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DealBook Online Summit Live Updates: Killer Mike, Ursula Burns and Robert Smith on Race and Corporate America


At 2 p.m. Eastern, the rapper and activist Killer Mike; Ursula Burns, the former chief of Xerox; and Robert Smith of Vista Equity Partners will debate how business leaders can create lasting benefits for underserved communities.




Tim Sweeney at the DealBook Summit

But when a contract goes outside the bounds of the law as Apple is doing and has such a negative and pervasive impact on society, it’s everybody’s duty to fight. It’s not just an option that some of these lawyers might decide. But it’s actually our duty to fight that. If we had adhered to all of Apple’s terms and taken their 30% payment processing fees and pass the costs along to our customers, then that would be Epic colluding with Apple to restrain competition on iOS and to inflate prices for consumers. So going along with Apple’s agreement is what is wrong. And that’s why Epic mounted a challenge to this.

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Tim Sweeney, the founder of Epic Games, the maker of the wildly popular video game Fortnite, spoke to DealBook’s Andrew Ross Sorkin on Wednesday about his battle with Apple’s App Store and the future of interactivity and gaming.

Mr. Sweeney said Apple’s 30 percent commission on sales in the App Store was anticompetitive behavior that hurt both developers and consumers. He added that everyone had a responsibility to push back, comparing the struggle to protests during the civil rights movement.

“When a contract goes outside the bounds of the law as Apple is doing and has such a negative and pervasive impact on society, it’s everybody’s duty to fight,” Mr. Sweeney said.

On Wednesday, Apple announced that it was reducing its commission in the App Store for small businesses to 15 percent from 30 percent.

“That’s a fantastic change for all these small developers,” Mr. Sweeney said. “Who it’s not awesome for is consumers.”

He also talked about the future of interconnectivity and how computers were increasingly used as tools to connect people to real-time social experiences, a trend that the pandemic has accelerated.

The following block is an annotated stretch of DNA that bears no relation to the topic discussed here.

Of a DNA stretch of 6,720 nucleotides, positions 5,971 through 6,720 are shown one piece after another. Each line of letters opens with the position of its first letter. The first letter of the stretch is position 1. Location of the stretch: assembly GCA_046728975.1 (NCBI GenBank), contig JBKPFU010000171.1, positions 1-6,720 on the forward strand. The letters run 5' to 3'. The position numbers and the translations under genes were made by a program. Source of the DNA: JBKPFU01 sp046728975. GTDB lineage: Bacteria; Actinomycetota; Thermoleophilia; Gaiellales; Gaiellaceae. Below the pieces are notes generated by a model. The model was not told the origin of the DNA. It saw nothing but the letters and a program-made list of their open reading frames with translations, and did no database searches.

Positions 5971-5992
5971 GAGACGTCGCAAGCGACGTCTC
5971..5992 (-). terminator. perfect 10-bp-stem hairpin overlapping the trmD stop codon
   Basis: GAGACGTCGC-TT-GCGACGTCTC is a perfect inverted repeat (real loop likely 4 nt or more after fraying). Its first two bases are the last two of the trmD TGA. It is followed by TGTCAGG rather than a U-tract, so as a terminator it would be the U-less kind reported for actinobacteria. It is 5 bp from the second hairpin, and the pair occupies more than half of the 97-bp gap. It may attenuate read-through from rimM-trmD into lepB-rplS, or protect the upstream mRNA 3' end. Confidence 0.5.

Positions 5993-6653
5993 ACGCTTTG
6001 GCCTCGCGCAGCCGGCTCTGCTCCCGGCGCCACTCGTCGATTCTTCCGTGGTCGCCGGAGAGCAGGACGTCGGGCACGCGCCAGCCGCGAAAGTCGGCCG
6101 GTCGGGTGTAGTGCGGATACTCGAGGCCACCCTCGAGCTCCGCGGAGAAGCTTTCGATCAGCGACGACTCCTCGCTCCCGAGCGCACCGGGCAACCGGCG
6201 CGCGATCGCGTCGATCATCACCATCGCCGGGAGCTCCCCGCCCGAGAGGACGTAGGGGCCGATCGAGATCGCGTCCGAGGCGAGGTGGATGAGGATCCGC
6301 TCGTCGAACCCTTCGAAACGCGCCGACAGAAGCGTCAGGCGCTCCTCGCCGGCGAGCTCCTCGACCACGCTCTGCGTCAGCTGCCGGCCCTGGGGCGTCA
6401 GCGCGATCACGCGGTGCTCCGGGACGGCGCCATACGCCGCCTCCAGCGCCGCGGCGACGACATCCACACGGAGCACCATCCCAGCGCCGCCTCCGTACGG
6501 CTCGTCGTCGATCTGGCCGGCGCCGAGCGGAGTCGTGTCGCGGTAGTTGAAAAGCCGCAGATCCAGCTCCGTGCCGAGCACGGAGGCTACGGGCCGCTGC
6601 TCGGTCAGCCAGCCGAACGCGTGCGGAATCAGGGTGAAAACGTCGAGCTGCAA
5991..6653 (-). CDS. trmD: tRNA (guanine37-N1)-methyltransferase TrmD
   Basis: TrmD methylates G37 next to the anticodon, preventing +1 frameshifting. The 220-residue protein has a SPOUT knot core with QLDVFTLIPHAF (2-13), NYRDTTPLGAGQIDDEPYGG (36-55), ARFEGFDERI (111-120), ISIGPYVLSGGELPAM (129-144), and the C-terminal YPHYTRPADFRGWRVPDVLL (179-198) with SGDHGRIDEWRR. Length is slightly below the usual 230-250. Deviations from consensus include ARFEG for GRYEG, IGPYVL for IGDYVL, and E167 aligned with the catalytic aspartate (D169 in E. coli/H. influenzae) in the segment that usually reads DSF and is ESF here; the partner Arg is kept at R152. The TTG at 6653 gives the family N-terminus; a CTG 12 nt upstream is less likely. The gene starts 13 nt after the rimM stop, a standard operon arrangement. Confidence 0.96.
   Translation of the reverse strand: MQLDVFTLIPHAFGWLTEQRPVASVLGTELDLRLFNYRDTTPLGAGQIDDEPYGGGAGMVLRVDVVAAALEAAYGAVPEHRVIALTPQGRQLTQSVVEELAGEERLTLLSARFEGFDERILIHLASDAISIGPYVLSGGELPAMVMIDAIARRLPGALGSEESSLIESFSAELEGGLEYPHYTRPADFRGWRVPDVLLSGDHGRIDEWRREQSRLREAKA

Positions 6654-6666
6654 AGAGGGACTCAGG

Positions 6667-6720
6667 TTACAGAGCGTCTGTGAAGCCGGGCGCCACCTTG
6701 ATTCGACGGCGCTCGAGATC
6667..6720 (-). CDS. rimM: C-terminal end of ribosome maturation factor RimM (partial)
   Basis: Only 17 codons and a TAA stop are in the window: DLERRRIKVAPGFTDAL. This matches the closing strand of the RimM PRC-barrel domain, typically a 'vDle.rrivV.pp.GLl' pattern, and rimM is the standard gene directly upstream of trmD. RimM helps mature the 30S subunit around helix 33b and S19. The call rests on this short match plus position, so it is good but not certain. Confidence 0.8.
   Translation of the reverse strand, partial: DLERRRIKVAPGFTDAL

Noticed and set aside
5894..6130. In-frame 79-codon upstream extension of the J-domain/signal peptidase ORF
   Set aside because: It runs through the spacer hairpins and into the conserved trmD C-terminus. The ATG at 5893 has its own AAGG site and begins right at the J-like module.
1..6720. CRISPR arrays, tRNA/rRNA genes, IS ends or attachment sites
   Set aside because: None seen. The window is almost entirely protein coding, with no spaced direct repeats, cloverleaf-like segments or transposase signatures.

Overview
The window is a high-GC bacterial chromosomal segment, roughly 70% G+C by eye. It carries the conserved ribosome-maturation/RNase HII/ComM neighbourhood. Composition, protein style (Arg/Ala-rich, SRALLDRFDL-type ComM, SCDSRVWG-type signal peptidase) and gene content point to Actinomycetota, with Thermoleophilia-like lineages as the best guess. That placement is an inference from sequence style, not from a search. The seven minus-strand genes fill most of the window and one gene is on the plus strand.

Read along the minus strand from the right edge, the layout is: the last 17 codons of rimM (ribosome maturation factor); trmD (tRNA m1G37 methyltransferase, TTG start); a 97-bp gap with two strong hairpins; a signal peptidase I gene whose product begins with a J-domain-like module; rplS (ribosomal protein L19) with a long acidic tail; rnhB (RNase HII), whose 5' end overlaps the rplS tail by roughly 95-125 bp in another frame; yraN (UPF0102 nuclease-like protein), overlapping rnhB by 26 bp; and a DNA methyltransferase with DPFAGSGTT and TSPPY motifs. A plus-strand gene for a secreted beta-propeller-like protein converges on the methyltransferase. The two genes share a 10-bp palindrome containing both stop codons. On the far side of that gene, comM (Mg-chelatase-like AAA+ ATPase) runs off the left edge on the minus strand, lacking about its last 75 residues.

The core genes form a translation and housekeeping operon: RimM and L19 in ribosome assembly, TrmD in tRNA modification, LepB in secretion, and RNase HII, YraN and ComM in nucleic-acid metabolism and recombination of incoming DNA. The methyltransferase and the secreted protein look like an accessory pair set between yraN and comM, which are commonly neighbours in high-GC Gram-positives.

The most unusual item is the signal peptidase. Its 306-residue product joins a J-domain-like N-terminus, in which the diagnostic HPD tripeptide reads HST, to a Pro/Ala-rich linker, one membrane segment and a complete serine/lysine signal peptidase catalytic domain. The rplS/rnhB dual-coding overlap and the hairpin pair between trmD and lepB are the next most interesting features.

“It’s not just like you playing this game as a solitary experience,” Mr. Sweeney said. “It’s you and your friends doing something together, just like my generation would go in the woods and play in real forts and this generation is now building virtual forts.”

In response to concerns that children may be addicted to Fortnite, Mr. Sweeney objected to the term “addiction.”

“Addiction is a serious problem,” he said. “If you look at what happens with a heroin or meth addict, I would not apply that term to people who love playing games and sometimes play them more than they ought.”

He added: “If that’s the case, then I’m addicted to programming, and my mom was addicted to gardening.”

Instead, he said, games like Fortnite can be a “healthy social experience” that has replaced in-person meetings for some people. He rejected the comparison of “mindless” video games like Pac-Man to Fortnite, which he said offered players social experiences and opportunities to build things in its “creative mode.”

“These are developing a new generation of diplomats and businesspeople and tech workers and artists and programmers,” he said. “The skills they’re developing there are real in a lot of cases.”



I definitely think there’s a greater level of impatience in Silicon Valley because if you can make the kinds of transformative changes through technology that we have, why can’t we do it on this issue that we hold so dear to us. And I think the problem is we’re dealing with a societal issue and people take time to change and that is not acceptable. And that is not an excuse. So we are trying to break through it in every way we can. whether it’s unconscious bias or some of these programs that I talked about, allyship, whatever it happens to be. But yes, it is a personal responsibility. It’s moving too slowly.